March 22, 2017 | By Kylie Larkin — Pepperdine Law adjunct professor Makan Delrahim has been chosen as Antitrust Chief at the U.S. Department of Justice. Delrahim has taught several courses at the School of Law, most recently, Government Policy, and the Regulation of Entertainment and Sports. He is currently deputy White House counsel.
Via the White House Press Office:
President Donald J. Trump today announced his intent to nominate Makan Delrahim to the Department of Justice.
If confirmed, Makan Delrahim of California will serve as an Assistant Attorney General (Anti-Trust Division) at the Department of Justice. Mr. Delrahim currently serves as Deputy Assistant and Deputy Counsel to the President. Previously, he was a partner at a national law firm in Los Angeles, practicing antitrust and intellectual property law. He was also an adjunct professor of law at Pepperdine University. Prior to private practice, he was Deputy Assistant Attorney General for the Antitrust Division at the Justice Department. He served on the U.S. Attorney General’s Task Force on Intellectual Property, and as Chairman of the Merger Working Group of the International Competition Network. Mr. Delrahim served as Commissioner on the U.S. Antitrust Modernization Commission. He also served as Staff Director and Chief Counsel of the U.S. Senate Judiciary Committee, where he initially started as antitrust counsel and was the principal staff architect of landmark antitrust merger reform legislation. Mr. Delrahim, earlier served at the Office of the United States Trade Representative, and practiced antitrust law as an associate at a national law firm in Washington, D.C. Mr. Delrahim received his J.D., with high honors, from the George Washington University School of Law, his M.S. from Johns Hopkins University, and his B.S. from UCLA.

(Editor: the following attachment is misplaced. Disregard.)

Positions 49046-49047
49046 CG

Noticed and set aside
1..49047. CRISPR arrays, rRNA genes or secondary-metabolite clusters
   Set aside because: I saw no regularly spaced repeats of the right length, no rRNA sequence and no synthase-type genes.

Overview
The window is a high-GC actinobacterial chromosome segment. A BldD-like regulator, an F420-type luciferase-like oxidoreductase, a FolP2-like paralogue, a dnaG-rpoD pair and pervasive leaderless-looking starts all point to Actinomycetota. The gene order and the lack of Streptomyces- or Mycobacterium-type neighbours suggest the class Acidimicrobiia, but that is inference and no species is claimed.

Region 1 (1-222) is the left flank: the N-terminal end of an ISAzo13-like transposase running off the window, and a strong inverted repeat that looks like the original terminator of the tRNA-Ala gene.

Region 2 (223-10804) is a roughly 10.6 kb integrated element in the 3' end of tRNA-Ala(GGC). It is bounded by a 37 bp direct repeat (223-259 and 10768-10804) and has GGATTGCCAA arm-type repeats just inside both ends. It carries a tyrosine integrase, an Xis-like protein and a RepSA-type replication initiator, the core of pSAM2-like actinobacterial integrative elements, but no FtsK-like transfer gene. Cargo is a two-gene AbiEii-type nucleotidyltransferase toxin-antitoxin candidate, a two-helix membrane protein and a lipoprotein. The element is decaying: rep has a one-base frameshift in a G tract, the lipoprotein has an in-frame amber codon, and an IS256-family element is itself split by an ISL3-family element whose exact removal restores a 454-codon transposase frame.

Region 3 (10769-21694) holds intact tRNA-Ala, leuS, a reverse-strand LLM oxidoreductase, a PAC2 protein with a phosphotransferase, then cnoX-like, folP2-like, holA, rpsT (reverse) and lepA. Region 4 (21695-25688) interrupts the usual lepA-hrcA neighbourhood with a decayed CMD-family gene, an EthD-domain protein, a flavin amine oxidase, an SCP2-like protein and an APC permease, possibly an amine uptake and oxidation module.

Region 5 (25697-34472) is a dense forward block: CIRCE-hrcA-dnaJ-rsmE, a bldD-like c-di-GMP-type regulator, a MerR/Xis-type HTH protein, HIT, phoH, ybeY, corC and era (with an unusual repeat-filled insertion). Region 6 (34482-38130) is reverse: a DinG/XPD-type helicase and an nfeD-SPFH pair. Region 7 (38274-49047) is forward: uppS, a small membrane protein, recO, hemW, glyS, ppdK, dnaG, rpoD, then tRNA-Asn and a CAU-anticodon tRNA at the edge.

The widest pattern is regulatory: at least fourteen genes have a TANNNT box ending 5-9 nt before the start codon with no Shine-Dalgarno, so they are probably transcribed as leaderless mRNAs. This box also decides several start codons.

The press release may be found at www.whitehouse.gov
Via the Wall Street Journal:
Makan Delrahim, currently deputy White House counsel and a one-time antitrust enforcer under George W. Bush, is President Donald Trump’s choice to serve as the antitrust chief at the Justice Department, according to people familiar with the matter.
The complete article may be found at www.wsj.com (subscription required)